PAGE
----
GOLD HILL, Colo. (AP) - Fire rushed over a Gold Hill ridge Monday and chased Chris Finn's crew of volunteer firefighters — his neighbors and friends — through the small town to seek shelter down another hillside.
The flames rushed to within about an eighth of a mile of the old town area, where Finn's family restaurant is a popular gathering place and historic buildings are snuggled along Main Street.
"I thought it was last time I would see Gold Hill," he said, emotion catching at his words.
"That fire was chasing us," the fire chief of the Gold Hill Fire Protection District said Thursday, recalling flames that stretched 20 to 30 feet skyward.
The wind shifted direction and a tanker dropped its load right outside of town and that, Finn said, was the deciding moment that spared Gold Hill and its volunteer firefighters from the Fourmile Canyon Fire, the most destructive fire in state history.
The volunteer chief said he is worried about residents who are trying to sneak back into evacuated areas.
"My big message I have to get out to my citizens is please don't come back until the sheriff asks you to," he said, adding that those who are sneaking in are disrupting firefighters' ability to work.
Finn's story was cut short Thursday, though, as his gaze fell on a plume of smoke outside of town and the crew hustled back to work.
Finn credits the wind and a tanker for turning the fire back from the mountain town on Monday, but Jay Stalnacker, fire management officer for Boulder County, sees things a little differently.
"These guys saved this town," he said.
Inside the perimeter of the Fourmile Canyon Fire, more than 500 firefighters were working Thursday in anticipation of worsening fire conditions brought on by higher temperatures, lower humidity and winds expected to reach up to 50 mph, increasing the danger of the fire jumping firelines to both the north and south.
As of Thursday afternoon, the fire was 40 to 45 percent contained, according to the Boulder County Sheriff's Office.
Firefighter Rob Bozeman said Thursday morning that the Fourmile Canyon Fire was aggressive.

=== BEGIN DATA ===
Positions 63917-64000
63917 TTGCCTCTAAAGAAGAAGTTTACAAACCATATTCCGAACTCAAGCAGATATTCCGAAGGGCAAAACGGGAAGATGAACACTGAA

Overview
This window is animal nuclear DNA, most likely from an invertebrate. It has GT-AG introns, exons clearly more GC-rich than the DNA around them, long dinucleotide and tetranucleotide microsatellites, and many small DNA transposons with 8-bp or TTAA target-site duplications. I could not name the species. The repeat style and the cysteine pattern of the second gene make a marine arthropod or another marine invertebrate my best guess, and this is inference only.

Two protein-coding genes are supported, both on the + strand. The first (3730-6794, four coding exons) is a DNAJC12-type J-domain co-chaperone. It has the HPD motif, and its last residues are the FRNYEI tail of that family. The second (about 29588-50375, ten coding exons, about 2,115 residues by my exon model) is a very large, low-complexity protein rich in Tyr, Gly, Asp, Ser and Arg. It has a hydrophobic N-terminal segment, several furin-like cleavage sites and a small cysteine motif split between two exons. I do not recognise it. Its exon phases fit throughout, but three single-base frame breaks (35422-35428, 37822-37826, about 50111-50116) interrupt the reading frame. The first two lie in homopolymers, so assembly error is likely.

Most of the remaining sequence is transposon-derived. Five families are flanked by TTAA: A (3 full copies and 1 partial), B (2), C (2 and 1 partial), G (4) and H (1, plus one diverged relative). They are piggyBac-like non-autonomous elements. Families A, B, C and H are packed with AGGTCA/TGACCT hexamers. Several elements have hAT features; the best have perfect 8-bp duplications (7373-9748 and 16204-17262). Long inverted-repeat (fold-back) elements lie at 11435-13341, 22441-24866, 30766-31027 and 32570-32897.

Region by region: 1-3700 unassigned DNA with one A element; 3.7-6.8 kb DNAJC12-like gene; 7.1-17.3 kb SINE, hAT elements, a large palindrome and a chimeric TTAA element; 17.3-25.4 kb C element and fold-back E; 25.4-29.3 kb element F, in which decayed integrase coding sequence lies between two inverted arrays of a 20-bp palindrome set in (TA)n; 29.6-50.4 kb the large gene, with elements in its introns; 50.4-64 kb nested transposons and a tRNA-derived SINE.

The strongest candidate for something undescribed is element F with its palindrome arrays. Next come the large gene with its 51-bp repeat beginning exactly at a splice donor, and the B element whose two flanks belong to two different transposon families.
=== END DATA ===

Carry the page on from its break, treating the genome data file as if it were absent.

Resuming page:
Stalnacker said crews had difficulty reaching some homes at the end of long, winding driveways wide enough only for a single vehicle.
Some homes did not have much defensible space around them, or had flammable materials nestled against the structures. He noted one home on Wild Turkey Drive that was burned to its foundation with only the rubble of its interior left. The charred remains of trees stood precariously near the foundation, but a children's playset and a pile of firewood away from the house remained untouched by the fire.
"We were unable to access this area three days ago," Stalnacker said. "There was so much heat and fire."
Downed power lines that were dropped across dirt roads were still live on Monday, adding the danger of electrocution for first responders, who also met evacuating residents fleeing the fire.
For those crews protecting structures, it wasn't always a wall of flames rushing up a hill that posed the challenges. Embers floating through the air and igniting new blazes, and flames creeping down hills in the grasses and finding their way under the foundations of homes also were dangers. He said crews would sometimes have to protect one structure while they were helpless to protect a neighboring home.
"It is very frustrating and sad for firefighters because we were struggling," Stalnacker said, adding the intensity and speed of the Fourmile Canyon Fire drained Boulder County of firefighting resources in the first six hours. State and federal resources have been added to flesh out the army of firefighters on the ground.
A crew from South Dakota worked Thursday along Wall Street throughout the day clearing brush, trees and flammable materials away from structures that have survived the fire so far. Pierre Blue Thunder said the crew had cleared debris away from four homes and still had plenty of work ahead. Other homes along the mountain road were devastated, revealing some of the deep mine shafts that were behind them. Vehicles were burned to husks and houses were burned to their footprints. The fire seemed to arbitrarily demolish one home while leaving a neighbor's untouched.
Rust-colored fire retardant dropped in the burn perimeter dusted portions of still-standing treelines in Sunshine Canyon, where acres of the hillsides are charred to ashes.
Stalnacker said unburned areas are still part of the problem as wind and heat can mix to encourage the flames to take off again.
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